The Catholic interpretation of the last supper words do not match the faith culture of Palestine in those days.  Thus it is necessarily wrong.  Some of the Pharisees believed that the soul living in the body was the real person not the body. The Sadducees who did not believe in the soul would have thought that to say my body is the same as saying me. Neither side though was dogmatic about the issue. They were only schools of thought and debate within the one religion - Judaism. Jesus was not one of the Sadducees. It is said he was of the Pharisees. But did he really belong to the Pharisee clan? There is nothing to indicate that he had any loyalty to it if he was. There is no mention of him engaging in Pharisee activities. He was a critic of both the Sadducees and Pharisees. But that aside, his thinking was more in line with the Pharisees than the Sadducees. If so, then it is more likely that Jesus was claiming he was putting his soul which was his real self into the bread in such a way that the bread could be called his body. Just as his soul lives through his body it will live through the bread. The bread is not his actual living breathing body but becomes his new body by his soul being united with it.
 
Jesus used the bread to picture his body and the wine to picture his blood. You are not your blood so Jesus was hinting that he was not intending to give himself but his body and blood meaning its symbolic. Only a nutter would want people to eat his body and drink his blood without it being a case of them trying to eat and drink to nourish their intimacy with him. Eating the flesh of a chicken means you are eating a body but not wanting to get close to the chicken. The body you eat is not the chicken but what is left behind after life has gone. "This is my blood," rules out the notion, "This food and drink is me."
 
Catholics claim that the bread and wine of communion are both the body and blood and soul and divinity of Jesus Christ. So the bread can be called the blood of Christ and the wine the body of Christ. The Church does not do this.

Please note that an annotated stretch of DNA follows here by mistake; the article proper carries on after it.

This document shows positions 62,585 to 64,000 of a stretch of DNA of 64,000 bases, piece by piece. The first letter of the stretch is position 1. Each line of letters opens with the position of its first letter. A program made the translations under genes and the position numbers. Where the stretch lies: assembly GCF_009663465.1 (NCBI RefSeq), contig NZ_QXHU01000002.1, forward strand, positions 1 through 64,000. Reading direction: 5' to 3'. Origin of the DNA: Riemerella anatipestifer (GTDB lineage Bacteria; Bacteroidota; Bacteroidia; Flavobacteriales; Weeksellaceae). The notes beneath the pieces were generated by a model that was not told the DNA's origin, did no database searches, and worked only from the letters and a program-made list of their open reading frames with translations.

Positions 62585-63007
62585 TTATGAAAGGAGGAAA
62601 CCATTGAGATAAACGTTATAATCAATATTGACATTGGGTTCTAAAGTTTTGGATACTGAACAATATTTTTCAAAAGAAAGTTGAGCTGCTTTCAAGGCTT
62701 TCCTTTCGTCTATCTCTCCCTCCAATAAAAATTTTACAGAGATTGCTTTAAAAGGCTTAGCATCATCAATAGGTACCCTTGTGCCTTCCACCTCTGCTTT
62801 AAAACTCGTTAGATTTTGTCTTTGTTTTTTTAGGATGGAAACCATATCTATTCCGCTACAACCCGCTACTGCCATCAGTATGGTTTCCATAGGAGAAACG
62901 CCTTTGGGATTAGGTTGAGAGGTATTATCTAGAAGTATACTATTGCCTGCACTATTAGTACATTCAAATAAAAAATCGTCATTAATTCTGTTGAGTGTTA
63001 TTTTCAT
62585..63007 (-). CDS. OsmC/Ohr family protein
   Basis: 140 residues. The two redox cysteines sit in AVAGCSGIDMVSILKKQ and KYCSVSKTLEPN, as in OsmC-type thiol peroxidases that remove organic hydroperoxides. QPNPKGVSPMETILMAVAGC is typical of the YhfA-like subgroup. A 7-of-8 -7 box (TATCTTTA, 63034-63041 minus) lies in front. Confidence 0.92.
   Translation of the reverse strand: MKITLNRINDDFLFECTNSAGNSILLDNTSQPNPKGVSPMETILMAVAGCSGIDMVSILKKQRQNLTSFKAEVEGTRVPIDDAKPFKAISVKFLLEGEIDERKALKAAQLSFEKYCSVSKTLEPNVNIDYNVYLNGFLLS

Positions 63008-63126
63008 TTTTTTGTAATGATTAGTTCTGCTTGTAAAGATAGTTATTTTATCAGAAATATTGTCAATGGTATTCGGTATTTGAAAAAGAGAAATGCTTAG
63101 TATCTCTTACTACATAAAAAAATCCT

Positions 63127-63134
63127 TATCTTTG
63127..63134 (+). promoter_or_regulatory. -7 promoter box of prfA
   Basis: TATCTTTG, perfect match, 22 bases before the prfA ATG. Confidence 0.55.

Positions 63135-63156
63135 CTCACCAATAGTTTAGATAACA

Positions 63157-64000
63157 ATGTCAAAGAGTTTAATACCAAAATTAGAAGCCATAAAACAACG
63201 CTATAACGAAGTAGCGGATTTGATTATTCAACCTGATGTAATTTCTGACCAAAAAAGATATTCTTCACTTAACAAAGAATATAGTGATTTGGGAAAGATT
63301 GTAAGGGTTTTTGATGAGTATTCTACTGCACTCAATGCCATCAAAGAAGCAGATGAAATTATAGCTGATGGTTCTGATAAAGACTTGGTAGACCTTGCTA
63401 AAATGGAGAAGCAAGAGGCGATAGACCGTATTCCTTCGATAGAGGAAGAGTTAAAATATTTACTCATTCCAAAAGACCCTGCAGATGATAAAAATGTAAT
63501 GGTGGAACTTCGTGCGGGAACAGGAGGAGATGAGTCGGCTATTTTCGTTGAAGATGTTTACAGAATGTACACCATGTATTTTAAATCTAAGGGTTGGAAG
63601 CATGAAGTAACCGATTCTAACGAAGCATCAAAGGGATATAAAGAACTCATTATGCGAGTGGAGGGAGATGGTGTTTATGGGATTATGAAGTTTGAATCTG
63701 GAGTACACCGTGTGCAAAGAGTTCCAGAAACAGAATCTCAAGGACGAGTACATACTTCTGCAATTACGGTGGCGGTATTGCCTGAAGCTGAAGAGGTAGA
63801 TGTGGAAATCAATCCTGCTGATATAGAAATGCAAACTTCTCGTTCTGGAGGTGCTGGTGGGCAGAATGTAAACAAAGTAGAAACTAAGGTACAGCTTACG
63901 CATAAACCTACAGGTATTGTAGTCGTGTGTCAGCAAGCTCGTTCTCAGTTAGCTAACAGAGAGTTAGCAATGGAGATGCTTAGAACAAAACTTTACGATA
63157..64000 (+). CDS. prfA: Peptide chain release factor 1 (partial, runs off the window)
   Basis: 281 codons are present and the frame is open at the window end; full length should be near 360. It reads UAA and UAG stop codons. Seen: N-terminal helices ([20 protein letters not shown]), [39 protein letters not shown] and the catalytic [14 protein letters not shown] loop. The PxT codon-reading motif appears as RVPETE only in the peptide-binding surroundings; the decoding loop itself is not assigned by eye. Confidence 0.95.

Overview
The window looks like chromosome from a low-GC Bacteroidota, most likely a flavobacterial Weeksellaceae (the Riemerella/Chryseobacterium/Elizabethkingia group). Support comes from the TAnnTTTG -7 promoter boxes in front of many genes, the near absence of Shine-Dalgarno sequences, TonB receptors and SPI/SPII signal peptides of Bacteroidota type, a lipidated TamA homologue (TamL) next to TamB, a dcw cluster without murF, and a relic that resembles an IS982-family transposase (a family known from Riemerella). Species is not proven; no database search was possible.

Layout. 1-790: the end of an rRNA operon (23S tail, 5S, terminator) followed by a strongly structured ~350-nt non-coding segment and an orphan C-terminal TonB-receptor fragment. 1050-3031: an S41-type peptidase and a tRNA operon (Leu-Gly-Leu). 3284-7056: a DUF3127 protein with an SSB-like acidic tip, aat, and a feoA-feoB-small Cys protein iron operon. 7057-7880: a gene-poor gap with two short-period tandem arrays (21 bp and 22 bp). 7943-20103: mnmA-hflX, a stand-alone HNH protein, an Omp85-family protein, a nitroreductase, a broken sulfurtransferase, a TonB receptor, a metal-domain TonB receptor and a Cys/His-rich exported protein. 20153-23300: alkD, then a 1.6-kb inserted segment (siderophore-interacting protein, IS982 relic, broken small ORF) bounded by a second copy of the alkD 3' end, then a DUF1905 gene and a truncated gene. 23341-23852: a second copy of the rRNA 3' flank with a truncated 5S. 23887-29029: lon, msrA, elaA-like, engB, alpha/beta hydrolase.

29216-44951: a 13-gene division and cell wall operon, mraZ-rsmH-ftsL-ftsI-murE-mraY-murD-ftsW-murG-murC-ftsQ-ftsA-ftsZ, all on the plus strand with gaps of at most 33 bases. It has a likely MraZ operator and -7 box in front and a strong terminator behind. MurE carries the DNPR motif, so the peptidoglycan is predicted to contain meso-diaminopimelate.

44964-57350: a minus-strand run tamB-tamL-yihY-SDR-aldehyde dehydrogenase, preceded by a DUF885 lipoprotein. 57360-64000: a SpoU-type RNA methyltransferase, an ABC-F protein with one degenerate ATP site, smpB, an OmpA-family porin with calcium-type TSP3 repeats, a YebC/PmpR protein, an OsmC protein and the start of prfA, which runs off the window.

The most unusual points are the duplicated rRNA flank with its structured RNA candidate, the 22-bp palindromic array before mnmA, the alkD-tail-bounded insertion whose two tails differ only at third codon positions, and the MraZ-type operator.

Jesus may have used the word body for flesh. People do that. "This is my flesh". Evidence for that would be way he described his body and blood as being separate. A body without the blood is dead. It is flesh. He was speaking about his blood meaning he was not on about giving his whole self. Thus the correct understanding is that body meant flesh.
 
Jesus broke the bread BEFORE saying it was his body. It would make more sense for him to say it was his body and then break it if the rite was about getting fed by the real body of Jesus.
 
Jesus speaks of the chalice of his blood being poured out. He is actually using his blood as a reminder of the wine poured out. He is really saying, "This wine is not a symbol of my blood or my blood. Like wine being poured out from a cup so my blood will be poured out for you." The wine is not the blood of Jesus or a symbol but Jesus blood is treated as a symbol or reminder of wine.
 
The cup is actually a reminder of the body of Jesus. As the wine is poured out from the cup so the blood is poured out of Jesus' body. Nobody says that the cup is the body of Jesus.
 
The Catholic Church says that only the risen body with its supernatural powers can be present in the Eucharist but this contradicts the actual words of Jesus where he denies that it is his risen body that is present. He said this is my body as it is now - normal and human. Is the Catholic Church lying? Does it intend to feed people with the ordinary body or corpse of Jesus? It can't admit that for it is morbid and occult. Jesus says the cup is his blood, the blood of the covenant, that WILL be shed. If we drink the blood that was in Jesus' veins at that moment then the whole edifice of Catholic theology collapses. It would follow that Jesus wants to be remembered as a normal man and not a risen one. He mentions that he will give his body and blood for others but that is incidental. It is only detail. It is not what the rite is about.